Written by Ethan Sacks
Illustrated by Paolo Villanelli
Colored by Arif Prianto
Lettered by VC’s Travis Lanham
Reviewed by Kerry Erlanger
One of the best things about Star Wars is there’s an infinite number of possibilities. It’s nice when a comic like “Star Wars: Bounty Hunters” steps out of the Rebels vs. Empire box to focus on something different. Though, if it wasn’t for little reminders, you might forget this was a Star Wars story in the first place. Is that a bad thing? Yes and no. It at least opens the comic up to readers who might not give a damn about the political machinations of the Galactic Empire, even while it leaves others longing for a more grounded story.
Issue #3 gives us our first glimpse of Lash, though we’re still left wondering why she assassinated the heir to Mourner’s Wail. Ethan Sacks is rolling that reveal out slowly — a smart move. Curiosity keeps you invested. He adds weight and dimension to what easily could be an issue-long fight scene through flashbacks and Valance’s light continual annoyance at his droid, Nine-Four-El, which gives the reader something to engage with beyond settling scores. The relationship between droid and human has always been one of the best Star Wars tropes. People are constantly yelling at their droids for being obnoxious as if they didn’t design them to be that way.Continued below
Also, the overarching theme where Valance’s cyborg body is constantly half functioning in battle is great. Where’s a palm blaster when you need it?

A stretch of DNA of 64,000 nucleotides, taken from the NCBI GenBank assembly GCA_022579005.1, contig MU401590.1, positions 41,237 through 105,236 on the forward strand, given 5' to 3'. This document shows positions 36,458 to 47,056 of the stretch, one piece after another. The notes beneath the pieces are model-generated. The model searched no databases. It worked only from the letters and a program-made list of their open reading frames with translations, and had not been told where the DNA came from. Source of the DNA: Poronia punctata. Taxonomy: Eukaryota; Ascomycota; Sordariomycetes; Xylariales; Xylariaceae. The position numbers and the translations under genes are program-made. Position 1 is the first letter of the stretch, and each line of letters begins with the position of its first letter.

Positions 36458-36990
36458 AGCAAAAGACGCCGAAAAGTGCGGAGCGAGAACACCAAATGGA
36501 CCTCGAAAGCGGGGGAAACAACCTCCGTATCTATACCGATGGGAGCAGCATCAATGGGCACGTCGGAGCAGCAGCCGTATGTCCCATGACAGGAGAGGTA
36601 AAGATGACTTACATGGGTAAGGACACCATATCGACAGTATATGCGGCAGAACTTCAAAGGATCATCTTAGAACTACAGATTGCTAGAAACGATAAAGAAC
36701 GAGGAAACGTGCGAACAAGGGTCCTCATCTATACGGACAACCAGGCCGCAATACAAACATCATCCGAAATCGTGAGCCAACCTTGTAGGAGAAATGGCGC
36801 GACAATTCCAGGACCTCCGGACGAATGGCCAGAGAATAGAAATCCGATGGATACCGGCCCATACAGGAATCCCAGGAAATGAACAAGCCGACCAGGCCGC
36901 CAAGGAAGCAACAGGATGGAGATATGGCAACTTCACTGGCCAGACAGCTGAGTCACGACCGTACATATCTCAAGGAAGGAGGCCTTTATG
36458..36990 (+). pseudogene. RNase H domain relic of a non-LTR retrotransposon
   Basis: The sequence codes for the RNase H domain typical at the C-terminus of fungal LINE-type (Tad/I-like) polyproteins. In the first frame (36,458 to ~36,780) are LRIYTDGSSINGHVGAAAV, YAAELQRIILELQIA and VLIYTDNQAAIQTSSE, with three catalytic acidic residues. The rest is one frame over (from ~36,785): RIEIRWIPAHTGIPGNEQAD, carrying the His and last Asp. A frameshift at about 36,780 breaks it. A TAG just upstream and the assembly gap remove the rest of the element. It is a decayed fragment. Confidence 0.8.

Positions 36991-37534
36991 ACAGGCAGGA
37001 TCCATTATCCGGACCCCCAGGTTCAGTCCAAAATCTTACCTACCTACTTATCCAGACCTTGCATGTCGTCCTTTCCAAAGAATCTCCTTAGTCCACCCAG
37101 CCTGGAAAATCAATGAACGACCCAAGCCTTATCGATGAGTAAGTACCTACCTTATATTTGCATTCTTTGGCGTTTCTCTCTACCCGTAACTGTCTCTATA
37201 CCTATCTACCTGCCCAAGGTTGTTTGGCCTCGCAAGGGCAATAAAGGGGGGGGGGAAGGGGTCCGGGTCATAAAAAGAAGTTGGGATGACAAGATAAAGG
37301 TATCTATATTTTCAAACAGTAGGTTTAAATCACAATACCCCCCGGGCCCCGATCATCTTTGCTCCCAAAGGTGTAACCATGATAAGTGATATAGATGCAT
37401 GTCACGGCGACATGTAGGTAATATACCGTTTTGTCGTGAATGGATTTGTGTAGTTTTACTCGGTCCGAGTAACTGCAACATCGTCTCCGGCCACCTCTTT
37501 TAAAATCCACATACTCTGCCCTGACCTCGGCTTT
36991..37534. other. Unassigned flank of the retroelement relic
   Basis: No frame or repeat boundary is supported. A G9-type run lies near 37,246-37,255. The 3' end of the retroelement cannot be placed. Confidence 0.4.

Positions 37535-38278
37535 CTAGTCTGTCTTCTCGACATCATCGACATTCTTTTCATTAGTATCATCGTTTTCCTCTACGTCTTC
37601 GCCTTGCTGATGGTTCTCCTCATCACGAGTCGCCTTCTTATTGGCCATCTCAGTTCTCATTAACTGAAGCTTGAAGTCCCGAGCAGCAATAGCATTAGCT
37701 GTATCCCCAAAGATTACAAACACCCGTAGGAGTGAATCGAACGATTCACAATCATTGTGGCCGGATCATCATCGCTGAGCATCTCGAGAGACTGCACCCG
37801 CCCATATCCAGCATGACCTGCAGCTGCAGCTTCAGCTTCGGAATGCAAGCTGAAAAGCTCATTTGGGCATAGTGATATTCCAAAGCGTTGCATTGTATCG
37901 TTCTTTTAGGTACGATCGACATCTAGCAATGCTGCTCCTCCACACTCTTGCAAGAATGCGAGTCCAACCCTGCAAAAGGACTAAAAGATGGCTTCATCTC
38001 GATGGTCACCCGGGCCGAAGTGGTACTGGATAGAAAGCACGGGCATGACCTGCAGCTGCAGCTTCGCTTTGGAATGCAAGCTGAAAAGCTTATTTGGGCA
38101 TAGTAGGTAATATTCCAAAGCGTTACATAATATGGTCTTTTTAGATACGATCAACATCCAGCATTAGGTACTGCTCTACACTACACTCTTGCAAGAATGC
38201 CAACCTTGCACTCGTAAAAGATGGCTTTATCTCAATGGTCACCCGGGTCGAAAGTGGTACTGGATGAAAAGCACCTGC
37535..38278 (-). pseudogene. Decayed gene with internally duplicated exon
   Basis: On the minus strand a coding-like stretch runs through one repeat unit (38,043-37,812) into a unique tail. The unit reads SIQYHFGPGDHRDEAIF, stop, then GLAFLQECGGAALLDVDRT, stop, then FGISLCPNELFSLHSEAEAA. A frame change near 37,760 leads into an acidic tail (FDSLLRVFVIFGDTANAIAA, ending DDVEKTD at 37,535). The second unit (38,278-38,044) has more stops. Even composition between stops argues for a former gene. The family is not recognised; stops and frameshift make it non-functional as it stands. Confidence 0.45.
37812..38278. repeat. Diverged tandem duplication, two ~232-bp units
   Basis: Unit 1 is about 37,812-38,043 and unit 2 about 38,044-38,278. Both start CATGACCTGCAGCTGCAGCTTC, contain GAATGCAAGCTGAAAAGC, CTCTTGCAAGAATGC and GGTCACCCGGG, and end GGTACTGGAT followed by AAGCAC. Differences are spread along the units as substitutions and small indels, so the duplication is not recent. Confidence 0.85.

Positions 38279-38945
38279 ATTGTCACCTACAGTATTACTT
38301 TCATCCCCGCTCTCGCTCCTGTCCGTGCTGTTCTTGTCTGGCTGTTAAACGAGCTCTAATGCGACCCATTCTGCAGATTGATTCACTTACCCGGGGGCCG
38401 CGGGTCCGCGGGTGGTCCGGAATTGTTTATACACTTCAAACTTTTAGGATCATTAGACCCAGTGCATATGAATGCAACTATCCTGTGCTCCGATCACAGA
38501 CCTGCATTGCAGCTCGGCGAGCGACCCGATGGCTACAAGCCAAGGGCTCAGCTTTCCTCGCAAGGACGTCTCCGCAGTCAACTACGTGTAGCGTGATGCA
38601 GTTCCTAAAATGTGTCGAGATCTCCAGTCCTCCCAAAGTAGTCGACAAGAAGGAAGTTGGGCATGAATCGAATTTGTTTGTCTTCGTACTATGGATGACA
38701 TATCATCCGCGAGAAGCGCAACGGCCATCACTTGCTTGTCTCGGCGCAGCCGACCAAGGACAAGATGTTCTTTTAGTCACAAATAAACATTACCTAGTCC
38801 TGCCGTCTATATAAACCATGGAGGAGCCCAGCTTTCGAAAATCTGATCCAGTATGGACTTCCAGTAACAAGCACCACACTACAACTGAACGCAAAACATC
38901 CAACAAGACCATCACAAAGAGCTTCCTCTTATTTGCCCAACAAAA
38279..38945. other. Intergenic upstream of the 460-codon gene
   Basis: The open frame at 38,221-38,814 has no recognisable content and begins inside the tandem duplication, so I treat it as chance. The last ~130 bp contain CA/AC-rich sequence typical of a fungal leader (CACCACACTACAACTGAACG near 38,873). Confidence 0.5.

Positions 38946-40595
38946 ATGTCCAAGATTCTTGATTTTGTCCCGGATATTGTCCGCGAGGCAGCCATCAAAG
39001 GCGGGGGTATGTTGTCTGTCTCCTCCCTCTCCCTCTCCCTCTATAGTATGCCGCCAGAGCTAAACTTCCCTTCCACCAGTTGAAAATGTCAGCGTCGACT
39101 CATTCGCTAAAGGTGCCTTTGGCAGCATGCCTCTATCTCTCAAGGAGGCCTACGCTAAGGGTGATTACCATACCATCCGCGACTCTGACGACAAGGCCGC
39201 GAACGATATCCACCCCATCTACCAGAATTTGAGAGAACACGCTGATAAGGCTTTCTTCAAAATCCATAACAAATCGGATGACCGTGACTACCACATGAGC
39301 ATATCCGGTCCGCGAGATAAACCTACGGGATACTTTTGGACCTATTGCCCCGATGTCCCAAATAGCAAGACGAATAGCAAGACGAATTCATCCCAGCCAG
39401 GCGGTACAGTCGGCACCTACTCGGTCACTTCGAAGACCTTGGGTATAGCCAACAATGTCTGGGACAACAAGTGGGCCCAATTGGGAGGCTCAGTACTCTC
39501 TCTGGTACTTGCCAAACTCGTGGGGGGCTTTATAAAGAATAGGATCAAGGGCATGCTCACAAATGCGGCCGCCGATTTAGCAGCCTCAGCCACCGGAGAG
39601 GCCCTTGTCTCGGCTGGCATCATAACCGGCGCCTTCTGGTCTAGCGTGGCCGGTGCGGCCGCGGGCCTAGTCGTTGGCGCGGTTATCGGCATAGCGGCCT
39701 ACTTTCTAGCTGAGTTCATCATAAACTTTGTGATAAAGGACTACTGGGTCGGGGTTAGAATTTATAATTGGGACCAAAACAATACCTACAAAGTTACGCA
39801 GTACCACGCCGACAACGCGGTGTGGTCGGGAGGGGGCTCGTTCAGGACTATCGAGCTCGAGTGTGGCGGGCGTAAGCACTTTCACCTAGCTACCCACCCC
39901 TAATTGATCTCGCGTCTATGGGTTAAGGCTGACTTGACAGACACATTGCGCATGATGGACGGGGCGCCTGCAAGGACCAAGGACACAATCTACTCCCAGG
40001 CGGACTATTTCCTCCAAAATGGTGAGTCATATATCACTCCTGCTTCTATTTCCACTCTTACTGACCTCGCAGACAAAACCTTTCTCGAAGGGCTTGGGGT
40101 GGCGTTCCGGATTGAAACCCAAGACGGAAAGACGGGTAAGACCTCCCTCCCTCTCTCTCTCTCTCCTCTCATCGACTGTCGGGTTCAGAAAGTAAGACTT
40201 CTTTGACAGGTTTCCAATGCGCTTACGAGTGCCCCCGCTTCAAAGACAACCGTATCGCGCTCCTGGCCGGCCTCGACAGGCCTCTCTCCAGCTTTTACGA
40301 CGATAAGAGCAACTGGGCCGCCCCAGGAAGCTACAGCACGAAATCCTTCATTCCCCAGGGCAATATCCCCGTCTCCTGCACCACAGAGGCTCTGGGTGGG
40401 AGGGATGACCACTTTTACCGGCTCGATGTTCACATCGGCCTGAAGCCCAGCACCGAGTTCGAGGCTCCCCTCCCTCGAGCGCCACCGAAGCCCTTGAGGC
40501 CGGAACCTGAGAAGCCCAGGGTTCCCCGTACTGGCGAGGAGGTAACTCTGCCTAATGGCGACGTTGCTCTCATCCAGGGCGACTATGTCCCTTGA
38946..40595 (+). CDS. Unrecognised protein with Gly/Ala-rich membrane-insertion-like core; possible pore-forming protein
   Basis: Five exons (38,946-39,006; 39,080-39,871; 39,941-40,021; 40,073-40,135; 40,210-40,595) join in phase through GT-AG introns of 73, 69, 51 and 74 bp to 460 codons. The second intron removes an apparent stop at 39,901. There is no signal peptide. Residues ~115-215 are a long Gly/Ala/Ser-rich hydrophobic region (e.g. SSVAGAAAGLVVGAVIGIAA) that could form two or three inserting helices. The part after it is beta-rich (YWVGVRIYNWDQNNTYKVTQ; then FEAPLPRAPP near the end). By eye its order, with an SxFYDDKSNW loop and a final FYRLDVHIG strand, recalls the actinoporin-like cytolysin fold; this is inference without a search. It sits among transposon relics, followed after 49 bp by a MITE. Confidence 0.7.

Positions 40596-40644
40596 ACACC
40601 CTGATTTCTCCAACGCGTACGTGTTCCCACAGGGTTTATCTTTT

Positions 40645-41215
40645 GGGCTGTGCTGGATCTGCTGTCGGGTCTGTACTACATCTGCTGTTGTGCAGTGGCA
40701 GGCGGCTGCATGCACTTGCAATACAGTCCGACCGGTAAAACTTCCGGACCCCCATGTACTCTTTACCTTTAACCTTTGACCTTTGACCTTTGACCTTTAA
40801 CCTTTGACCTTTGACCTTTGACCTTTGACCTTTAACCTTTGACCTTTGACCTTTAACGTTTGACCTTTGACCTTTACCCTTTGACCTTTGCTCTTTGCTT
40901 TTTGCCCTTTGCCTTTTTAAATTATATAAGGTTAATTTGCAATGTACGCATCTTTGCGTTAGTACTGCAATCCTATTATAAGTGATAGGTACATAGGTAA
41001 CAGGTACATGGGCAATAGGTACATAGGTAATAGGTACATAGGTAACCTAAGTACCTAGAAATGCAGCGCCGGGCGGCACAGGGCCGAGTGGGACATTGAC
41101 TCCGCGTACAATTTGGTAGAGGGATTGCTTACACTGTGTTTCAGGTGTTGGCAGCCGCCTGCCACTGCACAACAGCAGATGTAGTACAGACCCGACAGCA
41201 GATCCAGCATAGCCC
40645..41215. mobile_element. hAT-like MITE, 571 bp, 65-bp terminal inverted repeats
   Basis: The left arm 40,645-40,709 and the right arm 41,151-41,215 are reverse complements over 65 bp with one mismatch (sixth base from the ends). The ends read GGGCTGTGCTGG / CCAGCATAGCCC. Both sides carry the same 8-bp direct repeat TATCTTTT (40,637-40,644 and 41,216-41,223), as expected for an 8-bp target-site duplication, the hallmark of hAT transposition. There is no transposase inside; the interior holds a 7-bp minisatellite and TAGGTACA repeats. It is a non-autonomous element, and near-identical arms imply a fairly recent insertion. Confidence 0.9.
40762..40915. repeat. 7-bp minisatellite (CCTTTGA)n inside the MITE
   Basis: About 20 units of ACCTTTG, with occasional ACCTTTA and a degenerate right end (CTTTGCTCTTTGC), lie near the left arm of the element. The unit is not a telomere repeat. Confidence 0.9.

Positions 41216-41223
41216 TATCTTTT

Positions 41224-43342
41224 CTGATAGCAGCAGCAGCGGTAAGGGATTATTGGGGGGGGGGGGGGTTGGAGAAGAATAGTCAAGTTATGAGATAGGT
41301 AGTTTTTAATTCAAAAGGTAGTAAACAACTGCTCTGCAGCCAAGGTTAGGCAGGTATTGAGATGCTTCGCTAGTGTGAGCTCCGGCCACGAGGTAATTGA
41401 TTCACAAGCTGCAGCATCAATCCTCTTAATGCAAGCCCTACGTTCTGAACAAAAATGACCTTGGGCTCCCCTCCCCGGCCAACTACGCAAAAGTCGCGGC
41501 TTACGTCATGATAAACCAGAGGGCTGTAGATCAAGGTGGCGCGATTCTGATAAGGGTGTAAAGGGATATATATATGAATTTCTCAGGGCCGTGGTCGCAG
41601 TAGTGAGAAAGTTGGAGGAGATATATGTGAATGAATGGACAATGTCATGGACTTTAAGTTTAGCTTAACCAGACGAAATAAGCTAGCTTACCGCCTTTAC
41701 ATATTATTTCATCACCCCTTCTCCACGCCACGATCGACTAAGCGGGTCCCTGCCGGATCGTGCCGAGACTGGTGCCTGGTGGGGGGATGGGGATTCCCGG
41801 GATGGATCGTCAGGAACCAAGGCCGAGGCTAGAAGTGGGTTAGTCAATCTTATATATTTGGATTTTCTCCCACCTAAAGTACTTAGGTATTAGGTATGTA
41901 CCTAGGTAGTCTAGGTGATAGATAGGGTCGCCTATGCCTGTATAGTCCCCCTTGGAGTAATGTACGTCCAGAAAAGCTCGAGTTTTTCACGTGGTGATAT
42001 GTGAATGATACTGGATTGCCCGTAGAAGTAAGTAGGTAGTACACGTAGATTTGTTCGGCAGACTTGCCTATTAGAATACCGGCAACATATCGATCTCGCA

Paolo Villanelli draws some intense fight scenes in this issue, particularly with Bossk looking like a badass T-Rex. It’s fun to see Bossk duke it out, especially if your only exposure to him was in The Empire Strikes Back. One complaint is the fight scenes are sometimes a little too ridiculous. Artists like Will Sliney (“The Rise of Kylo Ren”) have taken arguably more powerful and volatile weapons (lightsabers, the force) than used here and managed to make his fight scenes look not as overdramatic. It wouldn’t be the worst thing if Villanelli toned it down a bit.
“Star Wars: Bounty Hunters” #3 ultimately ends where it began with a million scores waiting to be settled. With Lash found, it’ll be interesting to see where the story will go in issue #4. It feels like it’s already wrapping things up when it definitely isn’t.
Final Verdict: 6.5 – An enjoyable read if you’re a casual fan or big into the bounty hunters, but it’s a little lackluster in satisfying the need for a story more grounded in the Star Wars universe.
Written by Tom Taylor
Illustrated by Bruno Redondo
Lettered by Wes Abbott
Colored by Adriano Lucas
Reviewed by Michael Govan
For my money, “Suicide Squad” is one of the best ‘superhero’ comics out right now. It’s got great writing and artwork, an engaging premise, fascinating characters…I don’t even usually like the “Suicide Squad” comic but here I am, looking forward to every issue.
After the previous, (sometimes literally) explosive issues, #6 reads more like a lighthearted interlude. Task Force X detours through Gotham to get the bombs in their necks removed and have a run-in with Batman. Pretty straightforward but a fun time nonetheless.
Tom Taylor writes in several chuckle-worthy moments, my favorites probably being Deadshot holding up a dog so Batman doesn’t knock him out and Bruce not being able to disappear because Wink stole the Batmobile. While there’s a slight deviation from the regular mayhem and major plot twist in the previous issue, the story is still very engaging here.